Improvements in Macroeconomic Stability: The Role of Wages and Prices
In: The American Business Cycle: Continuity and Change
This paper compares macroeconomic performance in the United States from 1891 through 1914 with the period after the Second World War by estimating reduced form autoregressions for prices, wages and output, by looking at their moving average representations, and by giving them simple structural interpretations. The results show that the impulses to the economic system were smaller in the later period, but the propagation mechanisms are much slower and more drawn out. The smaller shocks are therefore translated into larger and more prolonged fluctuations in output and inflation than would occur if the earlier dynamics were applicable in the later period. A tentative explanation for the changes in the dynamics is a slower speed of wage and price adjustment combined with a different accommodative stance for the monetary system.
(This abstract was borrowed from another version of this item.)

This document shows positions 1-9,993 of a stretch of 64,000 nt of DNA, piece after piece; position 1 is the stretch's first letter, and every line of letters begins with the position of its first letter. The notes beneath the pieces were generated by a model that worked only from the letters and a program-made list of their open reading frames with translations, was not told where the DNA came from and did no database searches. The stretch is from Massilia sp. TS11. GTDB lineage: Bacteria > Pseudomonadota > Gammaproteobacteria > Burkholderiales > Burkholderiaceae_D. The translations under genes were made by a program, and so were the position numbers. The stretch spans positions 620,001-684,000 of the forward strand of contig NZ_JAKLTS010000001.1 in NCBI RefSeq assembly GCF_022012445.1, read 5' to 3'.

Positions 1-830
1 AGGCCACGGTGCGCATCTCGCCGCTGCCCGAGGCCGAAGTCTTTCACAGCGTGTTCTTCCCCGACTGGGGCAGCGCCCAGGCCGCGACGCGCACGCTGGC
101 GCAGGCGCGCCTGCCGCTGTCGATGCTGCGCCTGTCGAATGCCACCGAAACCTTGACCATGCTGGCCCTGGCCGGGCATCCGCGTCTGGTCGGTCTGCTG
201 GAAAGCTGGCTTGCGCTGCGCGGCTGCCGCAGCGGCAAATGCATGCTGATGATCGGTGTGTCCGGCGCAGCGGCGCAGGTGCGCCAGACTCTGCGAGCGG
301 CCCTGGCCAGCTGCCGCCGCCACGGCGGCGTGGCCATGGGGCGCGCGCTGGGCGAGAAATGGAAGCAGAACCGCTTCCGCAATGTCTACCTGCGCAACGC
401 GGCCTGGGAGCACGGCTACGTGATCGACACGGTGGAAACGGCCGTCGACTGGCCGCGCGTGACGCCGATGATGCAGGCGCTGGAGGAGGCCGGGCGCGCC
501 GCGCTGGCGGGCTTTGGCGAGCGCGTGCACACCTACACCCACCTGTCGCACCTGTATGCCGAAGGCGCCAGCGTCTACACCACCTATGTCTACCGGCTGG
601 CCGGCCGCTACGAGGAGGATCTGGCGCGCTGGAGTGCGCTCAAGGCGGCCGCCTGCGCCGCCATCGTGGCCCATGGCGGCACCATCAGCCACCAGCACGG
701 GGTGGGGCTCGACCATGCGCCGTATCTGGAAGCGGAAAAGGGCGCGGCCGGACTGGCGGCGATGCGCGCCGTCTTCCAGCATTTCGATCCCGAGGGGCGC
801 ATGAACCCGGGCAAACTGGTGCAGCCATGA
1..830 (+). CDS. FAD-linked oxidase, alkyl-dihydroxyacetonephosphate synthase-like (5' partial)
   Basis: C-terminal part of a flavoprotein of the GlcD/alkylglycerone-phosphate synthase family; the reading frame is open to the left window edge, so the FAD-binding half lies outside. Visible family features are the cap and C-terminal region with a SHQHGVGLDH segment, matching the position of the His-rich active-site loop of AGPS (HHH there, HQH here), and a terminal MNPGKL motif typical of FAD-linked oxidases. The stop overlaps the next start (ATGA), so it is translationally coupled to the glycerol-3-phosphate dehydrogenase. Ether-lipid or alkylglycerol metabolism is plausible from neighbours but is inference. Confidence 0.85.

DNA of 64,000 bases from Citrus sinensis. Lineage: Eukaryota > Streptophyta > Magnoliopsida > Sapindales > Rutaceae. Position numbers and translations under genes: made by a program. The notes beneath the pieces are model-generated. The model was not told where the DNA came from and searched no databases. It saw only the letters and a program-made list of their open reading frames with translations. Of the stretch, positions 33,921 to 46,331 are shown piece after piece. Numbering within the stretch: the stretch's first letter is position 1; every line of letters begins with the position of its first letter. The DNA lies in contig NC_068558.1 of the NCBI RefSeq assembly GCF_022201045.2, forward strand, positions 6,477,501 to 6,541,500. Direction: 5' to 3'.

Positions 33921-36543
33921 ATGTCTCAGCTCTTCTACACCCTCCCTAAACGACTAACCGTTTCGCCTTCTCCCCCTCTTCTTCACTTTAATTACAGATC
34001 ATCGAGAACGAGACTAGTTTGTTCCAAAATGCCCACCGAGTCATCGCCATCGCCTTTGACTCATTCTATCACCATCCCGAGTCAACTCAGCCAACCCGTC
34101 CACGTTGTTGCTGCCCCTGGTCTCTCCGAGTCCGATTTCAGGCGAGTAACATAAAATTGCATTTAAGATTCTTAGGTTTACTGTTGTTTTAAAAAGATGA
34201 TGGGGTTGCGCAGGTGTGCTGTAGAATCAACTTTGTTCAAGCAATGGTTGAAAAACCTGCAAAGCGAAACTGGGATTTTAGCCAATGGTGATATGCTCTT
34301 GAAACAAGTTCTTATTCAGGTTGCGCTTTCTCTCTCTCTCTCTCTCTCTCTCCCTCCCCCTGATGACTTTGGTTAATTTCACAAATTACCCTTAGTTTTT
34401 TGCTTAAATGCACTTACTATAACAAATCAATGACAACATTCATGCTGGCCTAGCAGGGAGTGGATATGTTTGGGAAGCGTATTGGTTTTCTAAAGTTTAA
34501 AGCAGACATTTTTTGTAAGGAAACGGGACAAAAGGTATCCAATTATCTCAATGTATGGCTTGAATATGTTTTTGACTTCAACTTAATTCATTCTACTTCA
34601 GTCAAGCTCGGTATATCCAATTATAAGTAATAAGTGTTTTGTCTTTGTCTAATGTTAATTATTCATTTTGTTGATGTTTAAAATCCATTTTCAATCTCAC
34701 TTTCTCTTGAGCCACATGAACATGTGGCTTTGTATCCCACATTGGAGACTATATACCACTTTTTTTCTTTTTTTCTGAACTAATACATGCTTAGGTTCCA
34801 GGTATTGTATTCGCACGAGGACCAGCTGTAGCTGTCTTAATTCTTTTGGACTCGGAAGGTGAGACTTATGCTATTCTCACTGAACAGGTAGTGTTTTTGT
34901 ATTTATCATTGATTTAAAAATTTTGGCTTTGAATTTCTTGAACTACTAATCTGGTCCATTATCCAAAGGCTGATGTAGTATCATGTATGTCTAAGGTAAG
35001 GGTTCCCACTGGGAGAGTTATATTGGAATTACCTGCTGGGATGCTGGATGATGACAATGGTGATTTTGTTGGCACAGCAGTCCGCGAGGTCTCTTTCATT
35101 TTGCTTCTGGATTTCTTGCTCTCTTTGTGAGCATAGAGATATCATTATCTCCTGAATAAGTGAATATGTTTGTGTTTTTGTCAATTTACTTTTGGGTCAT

|This chapter was published in: ||This item is provided by National Bureau of Economic Research, Inc in its series NBER Chapters with number
10033.||Handle:|| RePEc:nbr:nberch:10033||Contact details of provider:|| Postal: |
Web page: http://www.nber.org
More information through EDIRC
References listed on IDEAS
Please report citation or reference errors to , or , if you are the registered author of the cited work, log in to your RePEc Author Service profile, click on "citations" and make appropriate adjustments.:
- Sims, Christopher A, 1980. "Macroeconomics and Reality," Econometrica, Econometric Society, vol. 48(1), pages 1-48, January.
- Taylor, John B., 1980. "Output and price stability: An international comparison," Journal of Economic Dynamics and Control, Elsevier, vol. 2(1), pages 109-132, May.
When requesting a correction, please mention this item's handle: RePEc:nbr:nberch:10033. See general information about how to correct material in RePEc.
For technical questions regarding this item, or to correct its authors, title, abstract, bibliographic or download information, contact: ()
If references are entirely missing, you can add them using this form.